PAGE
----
The intervention programs have continued for 12 weeks. Duration of physical activity ranges from 6 weeks to a year in the literature, but in the review by Kel- ley et al., the effects of exercise programs were investigated in 12 weeks [16] . Physiotherapy was presented in a group concept as Basketball is a team game. Moreover, various authors compared the effects of group based and individual based physiotherapy on the patients with similar diagnosis [23] [24] [25] . Both programs were found to be effective, but in some, group exercises had more effects and more cost efficiency. Although studies which investigated the effects of group exercises in obesity were found, physiotherapists did not manage these exercises [18] [26] . Byun and Lee included 14 obese children in group exercise and 14 obese children in control group, but the details of their methods were not explained [18] . Thus, as far as we know, this study is the first paper investigating the effects of group based exercise which was controlled by a physiotherapist on obese population.

Age is an important factor which may affect many variables related to body composition so we wanted to eliminate the changes about this and children aged 10 years old were only involved. The other reason to choose the 10 years of age can be explained that according to the Gallahue’s motor development model, children aged 7 - 10 years old are asked to experience every type of sport branch to determine the most appropriate one for them before the specialized stage which covers 11 - 14 years of age [27] .

Most of the children used technology to play games or to communicate with others. Vandewater et al. stated that time spent on sedantery activities like watching TV causes childhood obesity [28] . Bhadoria et al. compared the time spent on technology of 451 obese and 451 non-obese children and found that obese children used technology for significantly longer durations [29] . Achieve- ment of an appropriate use of technology among children is an essential factor to both prevent from obesity and treat obesity [30] . Thus, our findings also in- dicated that the parents of obese children should be more carefull to provide the correct use of technology of their children.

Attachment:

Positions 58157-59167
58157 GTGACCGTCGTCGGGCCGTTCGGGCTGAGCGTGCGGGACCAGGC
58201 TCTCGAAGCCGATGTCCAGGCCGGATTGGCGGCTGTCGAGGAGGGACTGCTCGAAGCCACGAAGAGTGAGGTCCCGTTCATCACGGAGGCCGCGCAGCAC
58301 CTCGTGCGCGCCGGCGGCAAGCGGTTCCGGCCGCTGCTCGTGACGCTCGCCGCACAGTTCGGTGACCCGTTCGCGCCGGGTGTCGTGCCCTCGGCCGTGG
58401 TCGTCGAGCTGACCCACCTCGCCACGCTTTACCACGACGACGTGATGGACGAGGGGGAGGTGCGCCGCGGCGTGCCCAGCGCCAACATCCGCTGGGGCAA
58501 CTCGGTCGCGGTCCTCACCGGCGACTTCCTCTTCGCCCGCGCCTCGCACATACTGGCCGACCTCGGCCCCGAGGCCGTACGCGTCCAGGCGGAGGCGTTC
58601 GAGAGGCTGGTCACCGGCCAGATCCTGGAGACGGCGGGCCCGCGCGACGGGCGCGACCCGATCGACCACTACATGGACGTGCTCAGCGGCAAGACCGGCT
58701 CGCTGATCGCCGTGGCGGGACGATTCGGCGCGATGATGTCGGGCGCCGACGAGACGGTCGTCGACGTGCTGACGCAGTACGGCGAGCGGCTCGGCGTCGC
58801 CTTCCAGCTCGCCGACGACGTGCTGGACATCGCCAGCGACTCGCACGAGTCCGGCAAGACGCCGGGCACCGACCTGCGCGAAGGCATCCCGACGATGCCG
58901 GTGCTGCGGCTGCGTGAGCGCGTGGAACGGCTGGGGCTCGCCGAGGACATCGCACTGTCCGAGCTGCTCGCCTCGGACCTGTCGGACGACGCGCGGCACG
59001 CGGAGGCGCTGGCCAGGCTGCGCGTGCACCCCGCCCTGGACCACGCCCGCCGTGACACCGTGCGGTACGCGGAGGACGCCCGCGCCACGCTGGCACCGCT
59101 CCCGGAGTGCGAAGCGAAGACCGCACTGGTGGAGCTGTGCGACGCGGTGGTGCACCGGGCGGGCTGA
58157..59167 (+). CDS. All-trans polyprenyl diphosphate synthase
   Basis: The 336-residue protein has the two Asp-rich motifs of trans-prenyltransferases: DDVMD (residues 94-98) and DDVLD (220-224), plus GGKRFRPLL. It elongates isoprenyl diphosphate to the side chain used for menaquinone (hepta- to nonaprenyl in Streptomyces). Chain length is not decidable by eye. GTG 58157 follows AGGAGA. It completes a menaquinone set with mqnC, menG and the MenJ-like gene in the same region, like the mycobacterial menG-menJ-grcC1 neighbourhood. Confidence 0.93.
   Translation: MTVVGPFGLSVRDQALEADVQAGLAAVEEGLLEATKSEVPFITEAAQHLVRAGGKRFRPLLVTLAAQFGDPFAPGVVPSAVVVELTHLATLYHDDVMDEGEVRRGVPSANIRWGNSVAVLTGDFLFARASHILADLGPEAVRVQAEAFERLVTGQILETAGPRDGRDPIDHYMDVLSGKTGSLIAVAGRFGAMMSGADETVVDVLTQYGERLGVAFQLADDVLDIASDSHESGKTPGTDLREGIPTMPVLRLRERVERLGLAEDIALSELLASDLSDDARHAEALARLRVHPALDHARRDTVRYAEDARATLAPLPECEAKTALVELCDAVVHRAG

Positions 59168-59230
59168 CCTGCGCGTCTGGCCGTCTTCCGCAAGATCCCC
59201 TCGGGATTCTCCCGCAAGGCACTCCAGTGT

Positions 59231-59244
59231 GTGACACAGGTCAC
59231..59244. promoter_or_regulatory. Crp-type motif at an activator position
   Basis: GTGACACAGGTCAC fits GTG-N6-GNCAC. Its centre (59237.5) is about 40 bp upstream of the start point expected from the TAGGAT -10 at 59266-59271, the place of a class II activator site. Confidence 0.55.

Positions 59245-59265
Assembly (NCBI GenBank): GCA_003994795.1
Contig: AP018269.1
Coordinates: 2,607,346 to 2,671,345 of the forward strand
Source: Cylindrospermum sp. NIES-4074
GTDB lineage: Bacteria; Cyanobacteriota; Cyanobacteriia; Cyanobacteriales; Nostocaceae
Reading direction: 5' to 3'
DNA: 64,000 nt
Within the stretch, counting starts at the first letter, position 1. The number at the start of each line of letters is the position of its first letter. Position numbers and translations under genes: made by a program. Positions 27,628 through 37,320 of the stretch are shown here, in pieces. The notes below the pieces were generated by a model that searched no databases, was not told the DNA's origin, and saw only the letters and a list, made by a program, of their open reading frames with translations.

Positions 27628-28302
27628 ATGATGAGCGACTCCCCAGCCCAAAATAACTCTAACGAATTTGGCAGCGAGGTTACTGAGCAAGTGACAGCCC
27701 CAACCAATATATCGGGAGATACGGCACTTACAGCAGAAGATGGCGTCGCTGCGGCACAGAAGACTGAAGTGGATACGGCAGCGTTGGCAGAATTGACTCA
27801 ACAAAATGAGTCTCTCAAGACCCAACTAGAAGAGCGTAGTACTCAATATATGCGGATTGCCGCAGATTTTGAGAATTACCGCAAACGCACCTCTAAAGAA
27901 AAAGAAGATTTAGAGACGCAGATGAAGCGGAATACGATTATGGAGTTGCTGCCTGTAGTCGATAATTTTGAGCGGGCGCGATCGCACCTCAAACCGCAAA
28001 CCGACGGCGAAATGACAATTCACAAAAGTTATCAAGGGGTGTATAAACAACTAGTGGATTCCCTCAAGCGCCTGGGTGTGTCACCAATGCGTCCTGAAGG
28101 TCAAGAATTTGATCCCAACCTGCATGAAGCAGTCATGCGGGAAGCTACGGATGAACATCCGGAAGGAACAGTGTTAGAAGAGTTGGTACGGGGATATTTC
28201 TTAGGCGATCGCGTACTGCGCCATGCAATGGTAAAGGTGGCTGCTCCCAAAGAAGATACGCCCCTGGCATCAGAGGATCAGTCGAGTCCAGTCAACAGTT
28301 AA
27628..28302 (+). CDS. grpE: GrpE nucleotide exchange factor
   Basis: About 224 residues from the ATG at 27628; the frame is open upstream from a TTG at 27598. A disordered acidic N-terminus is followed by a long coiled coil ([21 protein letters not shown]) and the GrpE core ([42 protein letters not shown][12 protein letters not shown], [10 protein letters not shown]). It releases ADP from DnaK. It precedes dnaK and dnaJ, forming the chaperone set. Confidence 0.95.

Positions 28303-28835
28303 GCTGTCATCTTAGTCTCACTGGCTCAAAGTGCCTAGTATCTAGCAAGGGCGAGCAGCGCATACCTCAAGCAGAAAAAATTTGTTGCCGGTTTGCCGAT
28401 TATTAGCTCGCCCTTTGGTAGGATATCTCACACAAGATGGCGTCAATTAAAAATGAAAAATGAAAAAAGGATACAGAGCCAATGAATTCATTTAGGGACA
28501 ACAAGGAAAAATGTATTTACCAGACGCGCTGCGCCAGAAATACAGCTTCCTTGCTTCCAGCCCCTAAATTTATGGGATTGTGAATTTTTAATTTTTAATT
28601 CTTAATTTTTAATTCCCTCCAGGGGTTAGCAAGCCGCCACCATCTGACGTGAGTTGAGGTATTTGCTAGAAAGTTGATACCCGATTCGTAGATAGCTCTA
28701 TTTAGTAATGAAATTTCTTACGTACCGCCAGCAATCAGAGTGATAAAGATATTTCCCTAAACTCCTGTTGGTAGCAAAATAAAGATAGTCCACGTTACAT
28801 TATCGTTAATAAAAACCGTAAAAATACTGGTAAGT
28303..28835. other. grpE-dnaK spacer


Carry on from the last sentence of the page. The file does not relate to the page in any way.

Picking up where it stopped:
Simon et al. [11] indicated low level of health related QoL of obese children and stated the reason as poor body compositon, seconder health problems, and bad feelings as emotional. According to Memik et al. [22] , healthy children av- eragely had 80 from every subheading of the PedsQL. Thus, similar to Simon et al., the children of this study had lower level of QoL from the healthy children, particulariy in the physical health, emotional functioning and school functioning subheadings.

The “physical health” and “emotional functioning” subheadings of the PedsQL significantly improved in the physiotherapy group. Except this, there was no change when the differences between before and after 12 weeks were investi- gated within the groups or when the findings of the groups were compared fol- lowing 12 weeks. This result shows that physiotherapy which supports mobility of children increased the physical health parameter of QoL of obese children. In addition, exercises were practiced with the music and children did not feel any competition during exercise. On the other hand, some difficulties were observed during the sessions of Basketball as some children reported that their friends did not throw the ball to them so several issues sharing and competitive issues arised. Thus, trainers should be aware of the psychology of overweight or obese children and try to motivate them continue participating in sport. Vella et al. stated that the parents of obese children who regularly do sport perceived higher level of QoL of their children than the parents of obese children who are physi- cally inactive [31] . Although no randomized controlled study investigated the effects of doing physical activity on the QoL, Bock et al. presented a one year multidisciplinary program including diet, physical activity, and psychological support to obese children and revealed that the same improved subheadings of the QoL to our physiotherapy group increased following this period [32] . In addition, PedsQL may be inadequate to reveal all effects of physiotherapy and basketball on the population of obese children. A specific QoL questionnaire to them may be developed in future.